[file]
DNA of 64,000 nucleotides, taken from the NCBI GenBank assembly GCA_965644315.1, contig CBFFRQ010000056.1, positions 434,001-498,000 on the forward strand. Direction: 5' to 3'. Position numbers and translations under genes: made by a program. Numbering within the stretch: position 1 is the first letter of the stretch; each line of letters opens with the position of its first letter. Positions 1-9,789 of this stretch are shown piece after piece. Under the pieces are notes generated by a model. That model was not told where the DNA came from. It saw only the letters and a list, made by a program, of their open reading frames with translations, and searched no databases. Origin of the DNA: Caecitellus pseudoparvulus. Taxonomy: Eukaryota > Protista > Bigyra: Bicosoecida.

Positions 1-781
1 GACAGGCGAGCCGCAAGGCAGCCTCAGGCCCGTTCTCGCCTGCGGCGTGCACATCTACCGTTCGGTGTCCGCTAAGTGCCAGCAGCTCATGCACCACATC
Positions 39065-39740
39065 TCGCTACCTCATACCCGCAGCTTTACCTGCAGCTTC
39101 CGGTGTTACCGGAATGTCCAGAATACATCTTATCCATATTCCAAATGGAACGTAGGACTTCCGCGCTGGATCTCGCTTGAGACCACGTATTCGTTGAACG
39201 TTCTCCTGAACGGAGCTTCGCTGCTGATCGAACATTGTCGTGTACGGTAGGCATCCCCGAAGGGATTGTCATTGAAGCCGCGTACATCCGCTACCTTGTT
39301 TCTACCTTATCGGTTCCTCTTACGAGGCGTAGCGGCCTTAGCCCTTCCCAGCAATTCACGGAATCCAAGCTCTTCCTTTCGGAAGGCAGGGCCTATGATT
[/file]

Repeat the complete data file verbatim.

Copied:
DNA of 64,000 nucleotides, taken from the NCBI GenBank assembly GCA_965644315.1, contig CBFFRQ010000056.1, positions 434,001-498,000 on the forward strand. Direction: 5' to 3'. Position numbers and translations under genes: made by a program. Numbering within the stretch: position 1 is the first letter of the stretch; each line of letters opens with the position of its first letter. Positions 1-9,789 of this stretch are shown piece after piece. Under the pieces are notes generated by a model. That model was not told where the DNA came from. It saw only the letters and a list, made by a program, of their open reading frames with translations, and searched no databases. Origin of the DNA: Caecitellus pseudoparvulus. Taxonomy: Eukaryota > Protista > Bigyra: Bicosoecida.

Positions 1-781
1 GACAGGCGAGCCGCAAGGCAGCCTCAGGCCCGTTCTCGCCTGCGGCGTGCACATCTACCGTTCGGTGTCCGCTAAGTGCCAGCAGCTCATGCACCACATC
Positions 39065-39740
39065 TCGCTACCTCATACCCGCAGCTTTACCTGCAGCTTC
39101 CGGTGTTACCGGAATGTCCAGAATACATCTTATCCATATTCCAAATGGAACGTAGGACTTCCGCGCTGGATCTCGCTTGAGACCACGTATTCGTTGAACG
39201 TTCTCCTGAACGGAGCTTCGCTGCTGATCGAACATTGTCGTGTACGGTAGGCATCCCCGAAGGGATTGTCATTGAAGCCGCGTACATCCGCTACCTTGTT
39301 TCTACCTTATCGGTTCCTCTTACGAGGCGTAGCGGCCTTAGCCCTTCCCAGCAATTCACGGAATCCAAGCTCTTCCTTTCGGAAGGCAGGGCCTATGATT